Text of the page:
Microsoft this morning officially brought its Kinect motion sensor to Windows PCs — releasing a software development kit that will let developers create noncommercial Windows 7 programs that can be controlled by gestures and voice commands.
The release, the prelude to a future SDK for commercial Kinect applications on Windows, makes official a trend that started with grassroots Kinect hacks after the release of the sensor for Xbox 360 last year. GeekWire spoke with Microsoft Research’s Anoop Gupta this morning for more details about the SDK and the company’s plans.
Q: What’s of the significance of the Kinect SDK release from your perspective?
Gupta: I’m really excited. A lot of people were waiting for the SDK. The wait is over.
Q: A lot of people weren’t waiting.
Gupta: This is the official Windows SDK for Kinect, and it’s a noncommercial SDK. We have some of the deepest insights into the technology, and there was an amazing amount of work done across Microsoft Research and the product group, deep algorithms, to develop the technology. By sharing these insights, incorporating tools, we are hope we are making it easy for academics and developers all over the world to create wonderful, exciting, innovative applications.
Gupta: We provide access to the raw sensor data. There are three kinds of sensors — the RGB video sensor, the depth sensor and then the four-element microphone array. This capability is important to everybody, but particularly to academics and researchers who want to build on the core capabilities, advanced new algorithms. Then we provide skeletal tracking capability for up to two people simultaneously. This makes possible a lot of gesture-driven applications that people have been excited about.
And we have a lot of advanced audio capabilities that build upon the microphone array. We do noise suppression. Manufacturing or hospital or wherever you are, if you’re in a noisy environment, being able to get rid of the noise. Echo cancellation, which becomes important in conferencing environments. Integration with the speech API from Windows. You can do speech recognition. And I think that allows for the creation of true multi-model natural user interface applications. It’s not just gestures — it’s how gestures, speech, other modalities come together.
It’s programmable in both unmanaged and managed code, so there’s C++ interfaces, there’s C#, Visual Basic.
Q: Why go with only non-commercial licenses initially?
Gupta: We thought it was really important to get out early, to get something in the hands of developers … learn from that and build upon that to release the commercial SDK.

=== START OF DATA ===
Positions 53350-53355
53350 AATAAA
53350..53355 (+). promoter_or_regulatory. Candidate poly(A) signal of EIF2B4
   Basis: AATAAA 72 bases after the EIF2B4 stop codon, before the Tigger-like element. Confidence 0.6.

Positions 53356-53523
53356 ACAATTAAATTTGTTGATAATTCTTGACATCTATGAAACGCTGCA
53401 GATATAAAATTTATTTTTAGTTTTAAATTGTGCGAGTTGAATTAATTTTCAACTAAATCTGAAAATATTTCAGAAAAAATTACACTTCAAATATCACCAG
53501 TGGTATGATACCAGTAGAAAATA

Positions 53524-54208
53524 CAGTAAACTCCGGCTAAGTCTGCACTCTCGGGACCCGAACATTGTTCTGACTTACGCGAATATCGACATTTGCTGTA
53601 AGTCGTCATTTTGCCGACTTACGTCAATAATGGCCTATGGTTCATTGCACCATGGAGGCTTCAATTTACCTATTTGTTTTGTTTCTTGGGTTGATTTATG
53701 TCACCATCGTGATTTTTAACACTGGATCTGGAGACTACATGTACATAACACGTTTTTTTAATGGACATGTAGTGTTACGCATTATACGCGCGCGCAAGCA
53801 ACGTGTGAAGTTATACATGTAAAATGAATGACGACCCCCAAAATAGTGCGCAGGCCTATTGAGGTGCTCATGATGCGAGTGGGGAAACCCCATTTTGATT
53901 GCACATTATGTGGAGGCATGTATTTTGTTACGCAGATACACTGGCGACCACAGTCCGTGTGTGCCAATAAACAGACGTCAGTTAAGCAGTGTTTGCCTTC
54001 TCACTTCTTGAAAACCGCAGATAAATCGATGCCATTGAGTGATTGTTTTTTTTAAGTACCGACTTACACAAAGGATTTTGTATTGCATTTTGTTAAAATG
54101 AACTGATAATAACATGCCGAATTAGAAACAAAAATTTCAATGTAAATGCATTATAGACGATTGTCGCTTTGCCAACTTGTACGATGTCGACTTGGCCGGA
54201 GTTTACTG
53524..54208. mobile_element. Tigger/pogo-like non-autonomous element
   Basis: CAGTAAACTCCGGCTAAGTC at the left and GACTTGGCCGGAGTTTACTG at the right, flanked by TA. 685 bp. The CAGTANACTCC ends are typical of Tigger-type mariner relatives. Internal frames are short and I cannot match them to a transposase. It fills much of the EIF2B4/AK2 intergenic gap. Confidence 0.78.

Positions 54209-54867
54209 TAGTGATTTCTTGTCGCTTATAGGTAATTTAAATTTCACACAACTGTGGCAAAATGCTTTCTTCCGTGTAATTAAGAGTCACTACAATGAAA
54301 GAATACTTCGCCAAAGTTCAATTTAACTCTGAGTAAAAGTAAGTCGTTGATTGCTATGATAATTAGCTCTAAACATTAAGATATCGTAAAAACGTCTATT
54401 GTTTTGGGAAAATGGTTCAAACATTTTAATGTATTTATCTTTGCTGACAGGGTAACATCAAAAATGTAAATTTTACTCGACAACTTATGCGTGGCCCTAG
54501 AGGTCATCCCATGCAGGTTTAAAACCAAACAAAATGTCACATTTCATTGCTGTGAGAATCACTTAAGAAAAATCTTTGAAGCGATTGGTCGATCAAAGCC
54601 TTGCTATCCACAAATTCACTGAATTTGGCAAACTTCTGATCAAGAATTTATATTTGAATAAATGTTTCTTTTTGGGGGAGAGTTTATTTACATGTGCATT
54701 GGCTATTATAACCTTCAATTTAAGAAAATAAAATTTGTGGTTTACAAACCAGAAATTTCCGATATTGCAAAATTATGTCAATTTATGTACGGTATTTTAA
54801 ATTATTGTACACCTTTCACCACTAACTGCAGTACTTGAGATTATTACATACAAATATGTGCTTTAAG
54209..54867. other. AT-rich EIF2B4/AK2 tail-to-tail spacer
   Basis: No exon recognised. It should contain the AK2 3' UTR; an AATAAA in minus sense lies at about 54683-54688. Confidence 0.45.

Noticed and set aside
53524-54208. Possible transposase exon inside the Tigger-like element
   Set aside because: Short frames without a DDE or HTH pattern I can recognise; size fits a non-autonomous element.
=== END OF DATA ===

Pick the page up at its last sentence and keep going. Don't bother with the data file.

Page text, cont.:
Q: For years, people have used a keyboard and mouse, and now Microsoft is pushing toward supplementing that with the natural user interface. How do you think people will look back on this day in five or 10 years?
Gupta: I think it is an inflection point in that it is adding new capabilities that were simply not there. We think providing the capability so that you can do human motion tracking, you can get this rich microphone array capabilities and these gesture and multi-modal interfaces at a$150 cost point (for the Kinect sensor) is pretty dramatic and revolutionary. In the gaming and entertainment worlds it’s already tens of millions of people that have been transformed. Now to take it to the hundreds of millions of people who have PCs and embedded PCs, while it will take some time, this will be a pretty memorable moment.
Q: How will this change how people interact with their machines?
Gupta: It is less about how you interact with your machines when you sit at a two-foot distance. You have touch, mouse and keyboard there. It becomes more interesting — imagine the kitchen, making chocolate chip cookies and your hands are gooey, you can interact with speech. The same applies to greasy hands in automotive repair shop or a doctor whose hands are sterile can scroll to a different portion of the X-ray or zoom. It is about posters and interactive displays in shopping. … It informs how we think about telepresence (and videoconferencing).
Q: Why does this only work with Windows 7?
Gupta: It’s a noncommercial SDK, there are hundreds of millions of Windows 7 machines out there. We didn’t want to go through all the testing and everything else. We wanted to get the capability out as soon as possible.